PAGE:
“It’s been a strain, physically, emotionally, mentally and spiritually,” Larrañaga said according to the Palm Beach Post. “It’s something that’s there. I have to deal with it. I have the support of my wife and a wonderful family. I have the support of the university, my staff and players.”

According to the FBI report, “Coach-3” requested that payments totaling $150,000 be funneled to “Player-12” in order to ensure his commitment to their university. It has been reported that “Player-12” was 2018 five-star prospect Nassir Little, who has also stated that he had done nothing wrong. Two of the schools recruiting Little at the time, Arizona and Miami, have been entangled in the FBI investigation to varying degrees.

While Miami has not had anyone connected to its program arrested, Arizona assistant coach Emmanuel “Book” Richardson was one of the four Division I coaches were were indicted. As a result Little removed both Arizona and Miami from consideration before ultimately committing to North Carolina earlier this month.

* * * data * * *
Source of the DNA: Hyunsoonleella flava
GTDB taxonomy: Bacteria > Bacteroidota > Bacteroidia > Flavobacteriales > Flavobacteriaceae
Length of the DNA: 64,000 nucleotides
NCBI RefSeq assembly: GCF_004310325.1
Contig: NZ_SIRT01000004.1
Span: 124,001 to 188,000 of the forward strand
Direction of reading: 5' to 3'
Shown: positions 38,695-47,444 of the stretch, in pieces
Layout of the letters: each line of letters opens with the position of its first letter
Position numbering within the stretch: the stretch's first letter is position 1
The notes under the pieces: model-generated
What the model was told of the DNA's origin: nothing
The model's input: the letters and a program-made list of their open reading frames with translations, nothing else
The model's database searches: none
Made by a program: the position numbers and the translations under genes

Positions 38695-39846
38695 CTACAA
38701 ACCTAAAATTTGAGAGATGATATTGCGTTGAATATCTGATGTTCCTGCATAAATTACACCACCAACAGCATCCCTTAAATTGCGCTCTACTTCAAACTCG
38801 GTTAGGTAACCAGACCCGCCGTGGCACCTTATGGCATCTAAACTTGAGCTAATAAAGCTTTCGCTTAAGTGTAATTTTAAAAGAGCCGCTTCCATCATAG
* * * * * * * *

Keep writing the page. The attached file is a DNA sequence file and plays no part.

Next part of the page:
There’s no telling what the FBI investigation will ultimately uncover, which for the schools involved could take a heavy toll not only for the 2017-18 season but for future years as well. The FBI case has been comparatively quiet since the first set of indictments, with future moves likely to be influenced by what authorities learn from the ten individuals named in the first announcement.

Miles Bridges discusses being offered money during recruiting process

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With the FBI launching an investigation into corruption and fraud in college basketball last month, the entire sport has found itself under the microscope. Ten people, including four Division I assistant coaches, were arrested and there’s no telling just how long the FBI’s investigation will last or what information it will produce.